Interestingly, in many cases applicants do choose to employ accredited professionals to help them deliver their Our Heritage and Heritage Grants project; our analysis of the Listed Places of Worship: Roof Repair Fund also showed that the majority of the repair projects were undertaken by accredited professionals although this was not a requirement of the scheme.

What support will HLF provide knowing that many applicants are volunteers and have limited capacity to deliver projects?

Our new approach provides an opportunity to rethink how we present our guidance and we will be working hard to find appropriate ways to help support applicants during the transition period. The following list summarises some of measures we will take but we would very much welcome your ideas about other resources that we could provide or other measures that we could take.

  • Development Teams will continue to provide pre-application advice to people who are considering applying to the Our Heritage and Heritage Grants programmes.
  • We will produce a collection of ‘good practice’ resources for applicants, which will include case studies, links to existing successful projects and detailed application ‘help notes’.
  • We will use our Online Community to provide additional support and will actively signpost other helpful resources and sources of good advice. [We are aware that resources need to also be accessible for those who are less comfortable with IT or have a lack of online access.]
  • We will work with denominational bodies and national groups, such as ChurchCare, the National Churches Trust and the Places of Worship Support Officers, to make sure that all applicants can access the information and resources they need.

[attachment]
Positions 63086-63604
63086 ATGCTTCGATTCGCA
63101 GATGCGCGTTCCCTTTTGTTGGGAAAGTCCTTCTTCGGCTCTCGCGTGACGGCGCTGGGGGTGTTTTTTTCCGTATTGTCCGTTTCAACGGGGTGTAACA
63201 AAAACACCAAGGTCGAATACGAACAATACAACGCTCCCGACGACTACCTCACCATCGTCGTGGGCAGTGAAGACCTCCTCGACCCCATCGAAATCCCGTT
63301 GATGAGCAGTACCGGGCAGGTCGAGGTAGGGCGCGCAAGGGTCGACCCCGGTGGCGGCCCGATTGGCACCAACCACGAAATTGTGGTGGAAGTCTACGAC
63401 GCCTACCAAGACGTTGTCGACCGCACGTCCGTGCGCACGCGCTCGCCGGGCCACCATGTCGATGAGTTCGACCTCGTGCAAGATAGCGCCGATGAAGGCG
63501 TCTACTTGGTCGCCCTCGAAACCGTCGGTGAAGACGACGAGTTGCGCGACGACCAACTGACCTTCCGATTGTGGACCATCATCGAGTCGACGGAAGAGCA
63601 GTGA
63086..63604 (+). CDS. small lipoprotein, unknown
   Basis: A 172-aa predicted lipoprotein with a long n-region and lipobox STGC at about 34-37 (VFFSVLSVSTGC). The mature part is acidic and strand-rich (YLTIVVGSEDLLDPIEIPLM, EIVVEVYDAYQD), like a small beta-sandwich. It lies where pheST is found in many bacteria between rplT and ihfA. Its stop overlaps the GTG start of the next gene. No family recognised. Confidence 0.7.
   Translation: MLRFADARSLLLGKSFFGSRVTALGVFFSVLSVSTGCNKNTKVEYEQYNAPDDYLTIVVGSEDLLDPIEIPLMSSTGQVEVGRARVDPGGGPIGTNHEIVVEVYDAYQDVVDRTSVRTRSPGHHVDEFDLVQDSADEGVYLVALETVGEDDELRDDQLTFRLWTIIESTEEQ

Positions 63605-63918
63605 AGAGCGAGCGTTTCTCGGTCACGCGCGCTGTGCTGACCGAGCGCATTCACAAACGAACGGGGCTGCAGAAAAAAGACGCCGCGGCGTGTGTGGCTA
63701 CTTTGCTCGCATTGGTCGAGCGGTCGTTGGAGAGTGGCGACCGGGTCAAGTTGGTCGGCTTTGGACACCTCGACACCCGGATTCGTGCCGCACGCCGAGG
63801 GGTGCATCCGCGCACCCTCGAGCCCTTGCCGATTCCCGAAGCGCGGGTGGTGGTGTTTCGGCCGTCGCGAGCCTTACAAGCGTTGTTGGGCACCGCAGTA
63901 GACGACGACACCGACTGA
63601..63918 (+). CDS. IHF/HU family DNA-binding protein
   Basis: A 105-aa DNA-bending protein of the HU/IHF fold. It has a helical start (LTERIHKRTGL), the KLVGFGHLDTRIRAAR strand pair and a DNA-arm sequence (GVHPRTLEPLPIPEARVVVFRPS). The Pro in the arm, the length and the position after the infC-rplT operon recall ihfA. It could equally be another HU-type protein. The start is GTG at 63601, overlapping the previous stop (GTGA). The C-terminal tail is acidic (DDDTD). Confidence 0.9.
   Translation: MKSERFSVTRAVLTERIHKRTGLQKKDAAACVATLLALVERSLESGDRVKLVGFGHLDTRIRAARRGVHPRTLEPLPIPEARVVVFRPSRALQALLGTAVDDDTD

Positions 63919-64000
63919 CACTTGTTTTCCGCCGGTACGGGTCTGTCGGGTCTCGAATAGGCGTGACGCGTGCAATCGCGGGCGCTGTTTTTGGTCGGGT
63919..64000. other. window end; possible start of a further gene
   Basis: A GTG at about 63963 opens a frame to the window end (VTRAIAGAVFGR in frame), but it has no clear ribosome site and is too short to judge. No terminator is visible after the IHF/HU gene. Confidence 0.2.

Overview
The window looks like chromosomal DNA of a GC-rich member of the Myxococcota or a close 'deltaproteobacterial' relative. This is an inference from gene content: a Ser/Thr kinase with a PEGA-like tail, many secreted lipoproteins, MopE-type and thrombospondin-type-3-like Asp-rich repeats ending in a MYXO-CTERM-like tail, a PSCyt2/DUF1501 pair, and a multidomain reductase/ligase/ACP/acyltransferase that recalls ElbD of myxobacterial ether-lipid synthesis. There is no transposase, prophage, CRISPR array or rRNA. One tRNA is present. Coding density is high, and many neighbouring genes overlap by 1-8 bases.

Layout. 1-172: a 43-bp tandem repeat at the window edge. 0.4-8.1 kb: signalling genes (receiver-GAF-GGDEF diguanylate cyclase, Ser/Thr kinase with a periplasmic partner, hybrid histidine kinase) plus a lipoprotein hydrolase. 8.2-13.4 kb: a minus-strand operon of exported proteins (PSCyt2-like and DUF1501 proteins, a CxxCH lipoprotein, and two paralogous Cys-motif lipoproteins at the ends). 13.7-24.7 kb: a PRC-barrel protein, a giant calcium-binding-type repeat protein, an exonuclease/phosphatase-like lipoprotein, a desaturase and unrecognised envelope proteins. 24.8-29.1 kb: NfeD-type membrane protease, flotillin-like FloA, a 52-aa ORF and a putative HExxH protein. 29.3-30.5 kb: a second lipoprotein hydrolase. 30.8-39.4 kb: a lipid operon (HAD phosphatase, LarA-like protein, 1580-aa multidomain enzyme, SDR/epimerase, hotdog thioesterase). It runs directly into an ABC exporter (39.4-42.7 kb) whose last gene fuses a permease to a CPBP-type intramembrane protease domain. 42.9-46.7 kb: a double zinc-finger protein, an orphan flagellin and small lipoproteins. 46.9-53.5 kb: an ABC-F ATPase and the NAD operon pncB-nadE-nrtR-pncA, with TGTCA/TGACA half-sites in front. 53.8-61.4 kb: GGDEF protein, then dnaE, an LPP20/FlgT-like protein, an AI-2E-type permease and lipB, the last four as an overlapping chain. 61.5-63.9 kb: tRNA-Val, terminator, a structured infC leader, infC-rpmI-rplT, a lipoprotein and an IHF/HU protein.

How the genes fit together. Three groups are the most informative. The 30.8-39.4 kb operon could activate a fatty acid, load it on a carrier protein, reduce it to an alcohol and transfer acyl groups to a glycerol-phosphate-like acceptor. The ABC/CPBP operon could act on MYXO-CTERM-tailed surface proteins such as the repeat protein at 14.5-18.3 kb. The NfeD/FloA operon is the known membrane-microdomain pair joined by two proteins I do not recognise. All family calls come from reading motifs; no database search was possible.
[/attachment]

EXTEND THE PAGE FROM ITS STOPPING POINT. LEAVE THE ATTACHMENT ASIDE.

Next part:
• We will ensure that applicants to the Our Heritage programme are aware of the opportunity to make use of a mentor, paid for through their project grant.
  • We will talk to denominational bodies and other sector groups about the potential of developing HLF-funded projects to build capacity in their own members through our Resilient Heritage programme.
  • We will develop and deliver tailored training sessions for denominational bodies and applicants at national and regional levels to ensure that everyone understands the opportunities offered through our open programmes and is empowered to develop strong applications for funding.
View Sara Crofts's profile Sara Crofts Apr 5 2017 - 12:24pm
  1. Dear Sara,

    I'm really confused?! The guidelines for Our Heritage say that projects are likely to be unsuccessful if they are “promoting the cause or beliefs of political and faith organisations”.

    Under GPOW, churches were treated as active places of worship (and subsequently places where the cause and belief of a faith organisation was promoted). Does that mean that under Our Heritage, we should downplay or omit any mention of sacred activities?